When it comes to stopping the global spread of coronavirus through vaccines, Rinaudo believes more work needs to be done to ensure equitable access of doses for all communities. The COVAX initiative, with which Zipline has partnered in Ghana, plans to provide vaccines for up to 20 percent of eligible participating countries’ populations.
“The sad thing is, I think very little effort or attention has been paid to how we’re going to do distribution in an equitable way,” says Rinaudo. “If only rich people or only people who live in cities are the ones to get vaccinated, this is a very bad outcome—and we’re in danger of this in every country on Earth, including in the U.S.”
Last year, Zipline began American deliveries with a smaller scope. The company partnered with health care network Novant Health to establish a route in North Carolina delivering personal protective equipment (PPE) from Novant’s logistics center to one of its clinics more than 20 minutes away by car.
The plan went through after the FAA waived certain regulations on drone usage for Novant. In this case, it lifted rules on drones that prohibit them from being flown in routes beyond line of sight, without observers and above the general public. This made the route the country’s first beyond-line-of-sight autonomous drone delivery in controlled airspace.
Strict regulations make Zipline’s work much harder to get off the ground in the U.S. compared to Ghana and Rwanda. But Zipline’s plan to deliver Covid-19 vaccines in America suggests that medical drone delivery could become a major force in the health sector, not just in North Carolina but throughout the country. Rural American communities could have much to gain from quick transport of crucial medical resources.
“The fact that Zipline has been able to operate sustainably in Africa means it’s had to be very cost-effective,” says Rinaudo, “and so if it’s cost-effective enough for Africa, it’s definitely cost-effective enough for rural America.”
Scalea, who notes that he envisions his work in organ transport evolving to include other types of products, says that the contactless quality of medical drone deliveries is not only important now but will continue to be valuable for post-pandemic health care operations.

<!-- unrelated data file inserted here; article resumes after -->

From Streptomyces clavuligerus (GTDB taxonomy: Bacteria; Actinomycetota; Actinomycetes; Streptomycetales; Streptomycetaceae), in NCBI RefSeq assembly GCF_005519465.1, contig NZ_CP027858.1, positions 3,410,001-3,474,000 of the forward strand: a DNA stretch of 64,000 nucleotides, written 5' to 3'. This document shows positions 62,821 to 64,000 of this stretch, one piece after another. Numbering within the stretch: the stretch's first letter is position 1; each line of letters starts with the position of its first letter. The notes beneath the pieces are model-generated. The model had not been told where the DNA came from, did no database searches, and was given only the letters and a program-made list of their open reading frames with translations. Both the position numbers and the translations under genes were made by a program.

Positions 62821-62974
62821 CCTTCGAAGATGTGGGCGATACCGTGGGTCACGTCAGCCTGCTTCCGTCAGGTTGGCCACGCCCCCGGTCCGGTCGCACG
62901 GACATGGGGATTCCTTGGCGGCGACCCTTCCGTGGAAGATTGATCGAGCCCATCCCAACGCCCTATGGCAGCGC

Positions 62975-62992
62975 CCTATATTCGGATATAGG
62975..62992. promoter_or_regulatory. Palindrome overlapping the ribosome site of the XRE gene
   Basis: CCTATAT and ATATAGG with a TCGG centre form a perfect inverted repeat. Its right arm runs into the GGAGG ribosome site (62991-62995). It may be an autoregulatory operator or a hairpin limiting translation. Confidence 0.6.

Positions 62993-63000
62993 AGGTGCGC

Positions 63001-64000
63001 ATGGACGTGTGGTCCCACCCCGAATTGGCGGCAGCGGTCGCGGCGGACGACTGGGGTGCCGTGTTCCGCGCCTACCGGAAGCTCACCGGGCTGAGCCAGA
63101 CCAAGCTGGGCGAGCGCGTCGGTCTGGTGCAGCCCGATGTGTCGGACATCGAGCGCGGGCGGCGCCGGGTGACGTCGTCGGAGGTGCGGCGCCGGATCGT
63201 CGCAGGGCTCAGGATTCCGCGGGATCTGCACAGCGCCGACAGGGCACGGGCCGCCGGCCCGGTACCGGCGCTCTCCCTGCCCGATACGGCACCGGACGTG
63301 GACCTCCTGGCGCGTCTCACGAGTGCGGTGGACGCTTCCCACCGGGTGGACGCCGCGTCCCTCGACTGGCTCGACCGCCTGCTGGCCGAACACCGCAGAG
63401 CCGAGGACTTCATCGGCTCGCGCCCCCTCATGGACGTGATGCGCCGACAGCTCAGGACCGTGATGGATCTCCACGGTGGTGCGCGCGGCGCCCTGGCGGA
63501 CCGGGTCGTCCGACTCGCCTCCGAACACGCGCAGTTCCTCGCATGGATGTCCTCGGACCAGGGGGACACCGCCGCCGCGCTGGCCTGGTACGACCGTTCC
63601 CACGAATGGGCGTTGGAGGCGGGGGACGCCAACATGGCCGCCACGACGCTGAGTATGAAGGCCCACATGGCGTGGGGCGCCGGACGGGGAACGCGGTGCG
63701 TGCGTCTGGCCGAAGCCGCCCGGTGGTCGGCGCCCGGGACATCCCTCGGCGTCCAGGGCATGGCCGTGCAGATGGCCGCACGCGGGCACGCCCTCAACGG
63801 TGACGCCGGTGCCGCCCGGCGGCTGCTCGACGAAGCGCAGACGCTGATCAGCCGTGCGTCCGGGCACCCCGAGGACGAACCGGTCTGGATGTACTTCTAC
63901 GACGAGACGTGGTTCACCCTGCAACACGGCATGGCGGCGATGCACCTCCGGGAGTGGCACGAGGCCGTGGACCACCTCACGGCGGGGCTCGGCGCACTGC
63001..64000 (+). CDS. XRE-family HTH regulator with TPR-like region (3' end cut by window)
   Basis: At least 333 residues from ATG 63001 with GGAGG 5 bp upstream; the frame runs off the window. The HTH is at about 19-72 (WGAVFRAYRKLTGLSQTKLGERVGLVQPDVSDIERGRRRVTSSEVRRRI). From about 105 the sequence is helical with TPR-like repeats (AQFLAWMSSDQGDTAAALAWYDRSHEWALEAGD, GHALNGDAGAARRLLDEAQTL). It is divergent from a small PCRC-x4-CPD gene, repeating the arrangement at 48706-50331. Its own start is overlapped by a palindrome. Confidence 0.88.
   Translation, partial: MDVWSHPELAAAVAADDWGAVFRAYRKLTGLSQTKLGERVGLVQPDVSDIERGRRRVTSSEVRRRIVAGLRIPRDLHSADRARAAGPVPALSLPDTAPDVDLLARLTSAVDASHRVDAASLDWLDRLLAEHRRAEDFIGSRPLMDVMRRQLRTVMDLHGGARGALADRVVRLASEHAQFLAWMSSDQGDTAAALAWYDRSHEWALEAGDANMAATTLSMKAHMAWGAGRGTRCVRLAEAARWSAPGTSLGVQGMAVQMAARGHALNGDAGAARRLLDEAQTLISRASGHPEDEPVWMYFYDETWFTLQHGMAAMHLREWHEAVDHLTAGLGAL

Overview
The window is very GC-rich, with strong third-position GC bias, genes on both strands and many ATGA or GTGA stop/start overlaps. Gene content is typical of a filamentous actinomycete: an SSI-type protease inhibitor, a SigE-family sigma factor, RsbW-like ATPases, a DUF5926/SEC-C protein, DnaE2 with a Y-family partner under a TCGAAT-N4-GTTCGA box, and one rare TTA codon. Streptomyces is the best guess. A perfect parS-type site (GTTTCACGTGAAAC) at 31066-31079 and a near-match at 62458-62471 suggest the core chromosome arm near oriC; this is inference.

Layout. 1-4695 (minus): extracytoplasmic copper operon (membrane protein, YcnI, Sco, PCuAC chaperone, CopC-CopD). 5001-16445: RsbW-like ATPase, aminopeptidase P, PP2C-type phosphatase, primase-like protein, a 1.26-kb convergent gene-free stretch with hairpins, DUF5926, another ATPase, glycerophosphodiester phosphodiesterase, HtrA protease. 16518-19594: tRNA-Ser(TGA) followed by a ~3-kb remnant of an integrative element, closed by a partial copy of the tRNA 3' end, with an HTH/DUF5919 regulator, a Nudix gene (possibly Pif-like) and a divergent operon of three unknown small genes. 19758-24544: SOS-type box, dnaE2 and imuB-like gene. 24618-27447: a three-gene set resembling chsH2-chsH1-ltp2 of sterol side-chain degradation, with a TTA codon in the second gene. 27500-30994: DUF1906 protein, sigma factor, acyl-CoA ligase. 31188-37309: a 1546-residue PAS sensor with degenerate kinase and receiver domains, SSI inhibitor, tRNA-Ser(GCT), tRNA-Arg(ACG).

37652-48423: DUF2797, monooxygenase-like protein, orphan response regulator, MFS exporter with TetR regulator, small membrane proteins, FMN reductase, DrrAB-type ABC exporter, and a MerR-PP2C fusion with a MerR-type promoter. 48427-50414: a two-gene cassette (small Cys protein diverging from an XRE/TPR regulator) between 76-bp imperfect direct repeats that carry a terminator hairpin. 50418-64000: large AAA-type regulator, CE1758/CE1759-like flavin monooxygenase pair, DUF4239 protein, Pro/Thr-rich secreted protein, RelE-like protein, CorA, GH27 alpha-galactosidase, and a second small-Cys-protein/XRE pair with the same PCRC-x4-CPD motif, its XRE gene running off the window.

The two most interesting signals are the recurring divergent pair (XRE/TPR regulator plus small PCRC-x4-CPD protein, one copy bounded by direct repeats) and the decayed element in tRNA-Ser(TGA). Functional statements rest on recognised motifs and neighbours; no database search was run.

Plank praises Zipline’s efforts sending resources throughout African countries, while reflecting on his own companies’ extensive involvement throughout organ delivery.
“Zipline is doing incredible work in Africa, in a critical area where there is so many impediments to travel and transportation,” says Plank. “The work that MissionGO and MediGO are doing combined is recognizing that all distribution is a multimodal transportation network, and that [an] unmanned aircraft system may be the first or the last mile, but really it’s about the entire transportation system.”
Zipline is also working with Walmart to deliver health and wellness products to Americans, with trials taking place early this year near the corporation’s headquarters in Arkansas. According to a Walmart press release, the carbon emissions-free service could also expand into general merchandise, aligning with goals of commercial businesses to utilize drone delivery.
Zipline also plans to place ultra-cold freezers at each of their distribution centers. This decision provides ultra-cold chain storage for partnering clinics that may not have the capability to keep certain products. The freezers were originally intended to store the Pfizer vaccine, but the Food & Drug Administration has since allowed Pfizer vaccines to be preserved at higher, more conventional temperatures.
“The populations [greater accessibility] has the biggest impact on are vulnerable populations who live in rural areas, or people from diverse backgrounds,” says Rinaudo. “These are the folks who are typically left behind by traditional health care systems, and these kinds of innovations are going to disproportionately benefit the most vulnerable populations, both in the U.S. and other countries.”